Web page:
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Memory allocation is one of the most time consuming operations in a GPU so I wanted to allocate 2 arrays by calling cudaMalloc once using the following code:

int numElements = 50000;
size_t size = numElements * sizeof(float);

float *d_M = NULL;
err = cudaMalloc((void **)&d_M, 2*size);
//error checking

// Allocate the device input vector A
float *d_A = d_M;

// Allocate the device input vector B
float *d_B = d_M + size;

err = cudaMemcpy(d_A, h_A, size, cudaMemcpyHostToDevice);
//error checking

err = cudaMemcpy(d_B, h_B, size, cudaMemcpyHostToDevice);
//error checking

The original code is inside the samples folder of the cuda toolkit named vectorAdd.cu so you can assume h_A, h_B are properly initiated and the code works without the modification I made.
The result was that the second cudaMemcpy returned an error with message invalid argument.

It seems that the operation "d_M + size" does not return what someone would expect as device memory behaves differently but I don't know how.

Is it possible to make my approach (calling cudaMalloc once to allocate memory for two arrays) work? Any comments/answers on whether this is a good approach are also welcome.

As the answers of Robert and dreamcrash suggested I had to add number of elements (numElements) to the pointer d_M not the size which is the number of bytes. Just for reference there was no observable speedup.

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size when used in pointer arithmetic (added to d_M) will be interpreted according to the pointer type (float *) meaning it will be an offset of 4*size in bytes. But size when passed to cudaMemcpy will only reflect bytes, so that may be the issue. If you think size is in bytes, you may be indexing off the end of your d_M array. In general, what you are proposing should work. So I think the error is not what you think it is. I suspect the error is that d_M + size is indexing off of the end of the array at d_M. –  Robert Crovella Dec 3 '12 at 15:01
@RobertCrovella That sounds like a quality answer –  pQB Dec 3 '12 at 15:27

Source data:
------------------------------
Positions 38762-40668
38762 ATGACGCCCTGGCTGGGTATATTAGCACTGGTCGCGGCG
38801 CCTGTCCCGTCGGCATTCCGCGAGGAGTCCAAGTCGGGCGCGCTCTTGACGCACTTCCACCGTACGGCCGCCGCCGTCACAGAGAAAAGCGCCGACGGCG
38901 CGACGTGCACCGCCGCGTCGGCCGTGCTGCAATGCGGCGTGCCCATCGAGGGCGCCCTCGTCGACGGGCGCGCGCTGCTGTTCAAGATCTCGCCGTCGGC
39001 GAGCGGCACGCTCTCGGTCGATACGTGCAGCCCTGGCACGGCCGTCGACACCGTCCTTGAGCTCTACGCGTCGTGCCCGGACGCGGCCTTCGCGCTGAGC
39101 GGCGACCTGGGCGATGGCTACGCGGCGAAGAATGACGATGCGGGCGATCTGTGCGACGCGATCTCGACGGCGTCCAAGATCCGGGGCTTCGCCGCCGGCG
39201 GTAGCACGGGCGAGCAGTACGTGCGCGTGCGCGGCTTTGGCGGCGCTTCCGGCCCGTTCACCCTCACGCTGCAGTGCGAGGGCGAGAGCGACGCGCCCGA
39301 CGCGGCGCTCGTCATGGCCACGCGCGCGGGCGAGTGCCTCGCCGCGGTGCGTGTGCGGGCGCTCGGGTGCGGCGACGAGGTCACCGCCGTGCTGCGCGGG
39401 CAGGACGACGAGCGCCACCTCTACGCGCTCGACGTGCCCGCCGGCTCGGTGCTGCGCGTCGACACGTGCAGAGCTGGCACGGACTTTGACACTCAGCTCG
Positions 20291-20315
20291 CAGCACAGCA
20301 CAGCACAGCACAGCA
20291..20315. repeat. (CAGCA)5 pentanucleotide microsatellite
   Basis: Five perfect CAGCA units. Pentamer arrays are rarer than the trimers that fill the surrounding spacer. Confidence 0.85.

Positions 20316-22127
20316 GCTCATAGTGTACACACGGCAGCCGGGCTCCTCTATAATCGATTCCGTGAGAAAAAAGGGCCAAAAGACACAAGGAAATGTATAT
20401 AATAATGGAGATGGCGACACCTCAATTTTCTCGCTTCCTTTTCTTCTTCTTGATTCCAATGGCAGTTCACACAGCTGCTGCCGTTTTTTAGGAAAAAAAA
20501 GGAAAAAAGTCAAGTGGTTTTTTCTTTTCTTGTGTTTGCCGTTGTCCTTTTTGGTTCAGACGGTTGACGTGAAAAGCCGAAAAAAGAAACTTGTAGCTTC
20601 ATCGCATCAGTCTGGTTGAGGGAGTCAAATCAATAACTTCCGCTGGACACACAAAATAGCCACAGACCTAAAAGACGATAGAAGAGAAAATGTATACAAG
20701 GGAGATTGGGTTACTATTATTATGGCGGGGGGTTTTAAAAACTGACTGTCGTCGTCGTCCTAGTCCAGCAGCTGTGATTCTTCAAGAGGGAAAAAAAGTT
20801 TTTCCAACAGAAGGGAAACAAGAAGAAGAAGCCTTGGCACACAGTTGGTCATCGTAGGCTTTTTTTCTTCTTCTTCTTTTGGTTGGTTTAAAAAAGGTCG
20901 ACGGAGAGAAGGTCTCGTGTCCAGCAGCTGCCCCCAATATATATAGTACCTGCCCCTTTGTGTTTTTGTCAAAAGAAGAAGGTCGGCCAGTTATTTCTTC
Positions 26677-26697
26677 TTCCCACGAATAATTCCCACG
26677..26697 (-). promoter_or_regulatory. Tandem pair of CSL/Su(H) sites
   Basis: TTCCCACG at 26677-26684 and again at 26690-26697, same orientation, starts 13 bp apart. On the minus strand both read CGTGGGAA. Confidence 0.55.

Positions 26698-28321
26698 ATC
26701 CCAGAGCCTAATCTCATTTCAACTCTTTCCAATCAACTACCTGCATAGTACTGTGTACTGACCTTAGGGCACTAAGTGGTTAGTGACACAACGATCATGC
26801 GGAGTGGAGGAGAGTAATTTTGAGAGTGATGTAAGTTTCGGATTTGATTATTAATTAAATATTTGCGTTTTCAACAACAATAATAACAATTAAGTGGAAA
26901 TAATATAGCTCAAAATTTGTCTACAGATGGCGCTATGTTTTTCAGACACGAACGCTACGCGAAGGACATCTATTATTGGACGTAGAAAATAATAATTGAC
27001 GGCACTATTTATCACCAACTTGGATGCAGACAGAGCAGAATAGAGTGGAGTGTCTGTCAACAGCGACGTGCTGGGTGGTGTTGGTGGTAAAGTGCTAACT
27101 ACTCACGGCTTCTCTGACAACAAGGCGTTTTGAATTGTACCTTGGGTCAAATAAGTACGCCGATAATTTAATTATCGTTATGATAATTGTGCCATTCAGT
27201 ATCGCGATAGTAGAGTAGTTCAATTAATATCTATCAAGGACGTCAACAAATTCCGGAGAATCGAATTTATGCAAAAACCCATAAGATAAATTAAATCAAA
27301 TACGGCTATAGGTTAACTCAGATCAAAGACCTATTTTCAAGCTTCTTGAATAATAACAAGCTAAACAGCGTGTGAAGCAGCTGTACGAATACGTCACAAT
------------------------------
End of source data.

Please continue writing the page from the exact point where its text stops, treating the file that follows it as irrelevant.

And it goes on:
1 Answer 1

up vote 5 down vote accepted

You just have to replace this:

float *d_B = d_M + size;


float *d_B = d_M + numElements;

This is pointer arithmetic if you have an array of floats R = [1.0,1.2,3.3,3.4] you can print the fist position by doing printf("%f",*R); and if you want to print the second?

you just have to do printf("%f\n",*(++R)); thus r[0] + 1. You do not do r[0] + sizeof(float), like you were doing.

When you do r[0] + sizeof(float) you will access to element in the position r[4] since size(float) = 4.

When you do this float *d_B = d_M + numElements; the compiler assume that d_b will be allocate continuos in the memory, and each element will have a size of a float. So you don't need to say the distance in terms of bytes, you just have to indicate the distance in terms of elements, the compiler will do the math for you. This approach make it easy to the human since it more intuitive expressing the pointer arithmetic in terms of element instead of in terms of bytes.

You said that The result was that the second cudaMemcpy returned an error with message invalid argument:

If you print the number corresponding to this error, it will print 11 you check the CUDA API you see that this error corresponds to :


This indicates that one or more of the parameters passed to the API call is not within an acceptable range of values.

In your example means that float *d_B = d_M + size; is going out of the range.

You have allocate space for 100000 floats, d_a will start from 0 to 50000, but according to your code d_b will start from numElements * sizeof(float); 50000 * 4 = 200000, since 200000 > 100000 your are getting invalid argument.

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+1, nice answer –  danieltorres Dec 5 '12 at 18:26

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